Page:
[Tweeters] Okanogan Highlands and Waterville Plateau Highlights

Scott Ramos lsr at ramoslink.info
Sun Feb 21 14:51:57 PST 2021

Shep Thorp and I led another field trip to the highlands and plateau over President’s Day weekend, though with participant numbers limited due to the coronavirus and not as conservation-minded as we would have liked (each to their own car). As Shep has mentioned in an earlier post, we found most of the target birds and were rewarded with great views of some. Here are some of the highlights.

On our way over, Shep and I stopped in what has become the go-to stop for Snowy Owl. While still being found in other locations on the plateau, the few square miles around Atkins Lake are now reliable. It had just started snowing at that end of the plateau when we arrived; nice setting for this owl.

Snowy Owl: https://youtu.be/5YEpznCWF5U

As is usually the case, a Townsend’s Solitaire (there may have been two) was easily found in Conconully. Mostly, this bird is seen at the top of one of the trees, but it once came down to feed on fruit, almost at eye level. While we watched we could hear a faint ‘whisper’ song. Although I was not able to capture that on the video, you can find a recording on the checklist (https://ebird.org/pnw/checklist/S81291902).

Townsend’s Solitaire: https://youtu.be/h2XH2A8-O1s

Mary Anne Creek Rd is another obligatory hotspot as it always has something of interest. This time, a small group of Pine Grosbeak were flushed from their feeding by our arrival and they were content to just loaf in the marsh while we watched for a spell. Love the colors on these birds.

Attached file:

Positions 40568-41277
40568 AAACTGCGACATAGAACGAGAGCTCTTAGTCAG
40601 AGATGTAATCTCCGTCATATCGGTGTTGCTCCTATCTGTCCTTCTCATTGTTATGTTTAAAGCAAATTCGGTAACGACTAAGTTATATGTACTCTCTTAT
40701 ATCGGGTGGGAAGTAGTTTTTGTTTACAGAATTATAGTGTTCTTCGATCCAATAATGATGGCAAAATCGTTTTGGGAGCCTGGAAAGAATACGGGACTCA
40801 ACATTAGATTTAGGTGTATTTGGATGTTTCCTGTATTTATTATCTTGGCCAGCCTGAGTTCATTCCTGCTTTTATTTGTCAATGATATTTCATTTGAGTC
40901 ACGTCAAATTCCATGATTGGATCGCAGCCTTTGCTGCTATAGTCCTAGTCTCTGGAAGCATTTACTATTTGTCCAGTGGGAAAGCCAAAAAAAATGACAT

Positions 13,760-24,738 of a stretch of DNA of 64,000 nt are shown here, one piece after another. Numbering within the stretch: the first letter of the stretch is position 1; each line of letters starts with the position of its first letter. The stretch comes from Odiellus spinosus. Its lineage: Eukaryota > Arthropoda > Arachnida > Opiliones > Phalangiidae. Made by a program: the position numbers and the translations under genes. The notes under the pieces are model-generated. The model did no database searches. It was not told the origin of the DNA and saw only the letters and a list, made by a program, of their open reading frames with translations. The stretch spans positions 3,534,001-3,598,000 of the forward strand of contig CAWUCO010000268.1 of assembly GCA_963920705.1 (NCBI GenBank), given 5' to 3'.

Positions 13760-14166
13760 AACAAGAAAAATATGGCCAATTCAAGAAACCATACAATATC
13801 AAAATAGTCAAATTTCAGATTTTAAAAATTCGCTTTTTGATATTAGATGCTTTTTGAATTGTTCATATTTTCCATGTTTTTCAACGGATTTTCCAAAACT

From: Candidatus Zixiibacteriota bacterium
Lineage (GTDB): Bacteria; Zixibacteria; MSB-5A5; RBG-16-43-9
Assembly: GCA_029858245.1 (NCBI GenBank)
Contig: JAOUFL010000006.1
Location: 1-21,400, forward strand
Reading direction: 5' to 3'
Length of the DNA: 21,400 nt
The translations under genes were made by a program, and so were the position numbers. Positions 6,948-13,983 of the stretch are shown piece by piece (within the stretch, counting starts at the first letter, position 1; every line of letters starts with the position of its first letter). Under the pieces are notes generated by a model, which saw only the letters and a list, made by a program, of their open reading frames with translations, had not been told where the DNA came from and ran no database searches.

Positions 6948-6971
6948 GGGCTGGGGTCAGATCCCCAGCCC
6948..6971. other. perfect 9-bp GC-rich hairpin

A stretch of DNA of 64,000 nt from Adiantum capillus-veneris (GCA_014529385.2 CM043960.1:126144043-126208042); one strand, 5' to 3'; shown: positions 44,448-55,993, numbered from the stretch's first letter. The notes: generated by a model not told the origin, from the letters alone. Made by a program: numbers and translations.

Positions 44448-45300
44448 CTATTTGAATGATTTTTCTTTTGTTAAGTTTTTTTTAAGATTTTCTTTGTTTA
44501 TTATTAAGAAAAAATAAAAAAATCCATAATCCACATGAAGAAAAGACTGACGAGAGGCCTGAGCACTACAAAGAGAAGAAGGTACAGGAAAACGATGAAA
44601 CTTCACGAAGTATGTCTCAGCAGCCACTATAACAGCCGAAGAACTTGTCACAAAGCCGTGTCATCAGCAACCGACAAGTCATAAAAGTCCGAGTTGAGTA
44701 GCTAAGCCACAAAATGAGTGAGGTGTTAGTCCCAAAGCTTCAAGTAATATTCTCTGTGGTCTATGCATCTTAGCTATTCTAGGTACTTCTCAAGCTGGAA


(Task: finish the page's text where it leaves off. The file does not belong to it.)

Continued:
Pine Grosbeak: https://youtu.be/gmkuRn9m8sE

One of the prime targets of this trip is the Sharp-tailed Grouse. There have been some fairly dependable locations but one of them, on Bridgeport Hill Rd, was decimated by last year’s fires. Scotch Creek, on the way to Conconully, turned up a total of 3 birds, and only scope views. But, we hit a jackpot on Siwash Creek Rd with two dozen birds that we might have missed had we not stopped to watch a large flock of Common Redpoll!

Sharp-tailed Grouse: https://youtu.be/80oUKLpnRJk

We stopped to check the feeders on Nealey Rd and soon after a Ruffed Grouse flushed from the road to begin feeding in the trees. Then another appeared, then a third! We rarely see more than one at a time. We were just about ready to leave when a large flock of Crossbill flew in to the nearby Douglas Firs. Most were Red Crossbills but there may have been some White-winged mixed in.

Ruffed Grouse: https://youtu.be/p0onynVhOSY

All of these iconic and charismatic birds are trip highlights, but my favorite view during these 4 days was this small ‘grove' of American Tree Sparrow. A tundra breeder, they are usually found in WA just in winter and mostly east of the Cascades. Their rusty colors make this a very attractive bird and a nice contrast to the monochrome snow.

American Tree Sparrow: https://youtu.be/YrsKx9lGzRQ

Enjoy our winter birding!
Scott Ramos

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